IMF revises down world growth forecast

Global expansion is weakening amid risks, says International Monetary Fund economic counsellor and director of Research Gita Gopinath.

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São Paulo – Although global economic growth in 2018 remained close to post-crisis highs, global expansion is weakening, according to International Monetary Fund (IMF) economic counsellor and director of Research Gita Gopinath (pictured). And this is happening somewhat faster than expected, the economist pointed out in an IMF press release.

This Monday (21) saw the Fund – which is currently gathered for the World Economic Forum in Davos, Switzerland make public its revised World Economic Outlook (WEO) forecasts. The IMF expects 3.5% growth in 2019, down 0.2% from the previous forecast. In 2020, the Fund believes the world economy will expand by 3.6%, down 0.1 percentage point from October 2018. “The downward revisions are modest; however, we believe the risks to more significant downward corrections are rising. While financial markets in advanced economies appeared to be decoupled from trade tensions for much of 2018, the two have become intertwined more recently, tightening financial conditions and escalating the risks to global growth,” Gopinath was quoted by the IMF as saying.

According to the director, forecasts regarding developed economies have been revised down slightly mostly as a consequence of worsening Euro Zone forecasts. Here, the most relevant revisions are Germany’s, where auto industry production issues and weaker external demand will weigh on growth in 2019, and Italy’s, where sovereign and financial risks are expected to stifle growth.

Chief concerns for the IMF include an expected escalation of trade tensions and a deterioration of financial conditions. “Higher trade uncertainty will further dampen investment and disrupt global supply chains,” said Gita Gopinath.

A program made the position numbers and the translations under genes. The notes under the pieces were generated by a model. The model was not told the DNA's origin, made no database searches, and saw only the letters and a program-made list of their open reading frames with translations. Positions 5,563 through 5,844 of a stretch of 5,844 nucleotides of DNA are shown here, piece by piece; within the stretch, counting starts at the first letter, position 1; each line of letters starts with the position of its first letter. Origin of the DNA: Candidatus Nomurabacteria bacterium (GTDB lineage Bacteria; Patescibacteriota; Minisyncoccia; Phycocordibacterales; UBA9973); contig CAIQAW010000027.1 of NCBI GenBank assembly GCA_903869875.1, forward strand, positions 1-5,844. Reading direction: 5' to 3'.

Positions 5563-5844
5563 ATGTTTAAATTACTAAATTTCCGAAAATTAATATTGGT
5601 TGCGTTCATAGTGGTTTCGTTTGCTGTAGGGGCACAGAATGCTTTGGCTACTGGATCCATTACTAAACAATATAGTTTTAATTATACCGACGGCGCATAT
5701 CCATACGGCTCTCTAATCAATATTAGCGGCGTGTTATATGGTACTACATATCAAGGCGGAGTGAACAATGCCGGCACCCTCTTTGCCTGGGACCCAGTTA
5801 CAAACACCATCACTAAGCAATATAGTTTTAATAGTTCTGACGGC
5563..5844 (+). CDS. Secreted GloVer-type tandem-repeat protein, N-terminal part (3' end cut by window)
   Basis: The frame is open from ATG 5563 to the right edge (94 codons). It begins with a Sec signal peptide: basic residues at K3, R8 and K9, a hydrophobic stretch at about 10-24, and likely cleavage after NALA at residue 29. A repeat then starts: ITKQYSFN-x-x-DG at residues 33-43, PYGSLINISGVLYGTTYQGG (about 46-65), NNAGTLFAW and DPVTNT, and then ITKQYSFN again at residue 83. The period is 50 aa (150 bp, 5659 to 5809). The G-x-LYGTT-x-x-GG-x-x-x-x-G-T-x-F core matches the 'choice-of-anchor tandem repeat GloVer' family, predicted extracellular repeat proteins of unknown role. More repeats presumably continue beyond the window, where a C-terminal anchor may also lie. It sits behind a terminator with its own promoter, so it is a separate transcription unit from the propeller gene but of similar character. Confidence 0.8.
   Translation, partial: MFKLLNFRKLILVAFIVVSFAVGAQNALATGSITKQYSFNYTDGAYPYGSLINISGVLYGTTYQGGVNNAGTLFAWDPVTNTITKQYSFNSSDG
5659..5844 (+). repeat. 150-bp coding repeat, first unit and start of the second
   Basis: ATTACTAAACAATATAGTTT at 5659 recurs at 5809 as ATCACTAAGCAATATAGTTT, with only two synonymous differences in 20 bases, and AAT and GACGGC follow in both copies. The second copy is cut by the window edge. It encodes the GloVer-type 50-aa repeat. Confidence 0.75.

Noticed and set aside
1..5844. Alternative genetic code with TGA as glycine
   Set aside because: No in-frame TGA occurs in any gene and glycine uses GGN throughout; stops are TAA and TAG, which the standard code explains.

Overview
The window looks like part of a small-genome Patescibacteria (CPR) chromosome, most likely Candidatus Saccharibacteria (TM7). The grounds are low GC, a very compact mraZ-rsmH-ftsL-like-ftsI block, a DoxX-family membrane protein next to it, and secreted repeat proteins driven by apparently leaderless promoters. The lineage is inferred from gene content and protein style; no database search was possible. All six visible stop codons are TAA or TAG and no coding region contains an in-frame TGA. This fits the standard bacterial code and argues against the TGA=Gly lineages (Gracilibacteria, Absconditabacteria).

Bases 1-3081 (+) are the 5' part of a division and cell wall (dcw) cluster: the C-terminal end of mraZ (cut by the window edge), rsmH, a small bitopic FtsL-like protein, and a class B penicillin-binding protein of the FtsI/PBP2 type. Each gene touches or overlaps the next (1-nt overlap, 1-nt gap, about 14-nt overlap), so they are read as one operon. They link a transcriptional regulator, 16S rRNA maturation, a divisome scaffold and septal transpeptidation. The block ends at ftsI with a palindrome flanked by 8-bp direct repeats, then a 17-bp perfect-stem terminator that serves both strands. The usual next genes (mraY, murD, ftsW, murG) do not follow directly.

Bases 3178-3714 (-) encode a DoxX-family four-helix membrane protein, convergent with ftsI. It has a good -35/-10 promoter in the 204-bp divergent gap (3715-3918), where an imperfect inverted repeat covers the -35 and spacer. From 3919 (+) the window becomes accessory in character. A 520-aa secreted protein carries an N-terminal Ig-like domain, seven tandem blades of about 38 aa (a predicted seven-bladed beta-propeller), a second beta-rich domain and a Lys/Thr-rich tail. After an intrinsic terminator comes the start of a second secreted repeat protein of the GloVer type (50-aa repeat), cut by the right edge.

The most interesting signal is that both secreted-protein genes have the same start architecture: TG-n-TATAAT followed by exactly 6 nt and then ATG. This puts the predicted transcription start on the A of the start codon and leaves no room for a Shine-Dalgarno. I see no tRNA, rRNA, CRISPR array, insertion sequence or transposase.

The economist covered issues including the slowdown of growth in China, which could be more pronounced than expected, especially if trade tensions should persist, which might trigger abrupt sell-offs in financial and commodity markets similar to what happened in 2015/16. In Europe, there are the issues surrounding Brexit. And in the United States, the protracted federal government shutdown poses downside risks. Although the country keeps growing, a slowdown is expected as fiscal stimulus unwinds.

Gopinath believes policymakers must take action now to “reverse headwinds to growth.” “The main policy priority is for countries to resolve cooperatively and quickly their trade disagreements and the resulting policy uncertainty, rather than raising harmful barriers further and destabilizing an already slowing global economy,” she said.

Latin America and Brazil 

As for Latin American economies, the IMF’s only upward revision was Brazil’s, going from 1.3% in 2018 to 2.5% in 2019. The Fund said the country is likely to keep recovering from the recession of 2015/16.

Regarding Latin America, the IMF hopes growth will rebound in the next two years, from 1.1% in 2018 to 2.0% in 2019. In 2020, the Fund expects expansion to reach 2.5%. Both projections, however, changed down 0.2 percentage point from October 2018.

Middle East and Saudi Arabia

The IMF sees growth in the Middle East, North Africa, Afghanistan and Pakistan to remain moderate at 2.4% in 2019, before picking up to 3% in 2020. Key issues in the region include weak oil output growth. On the other hand, non-oil activities are seen going up in Saudi Arabia.

Translated by Gabriel Pomerancblum

Reproduction/IMF

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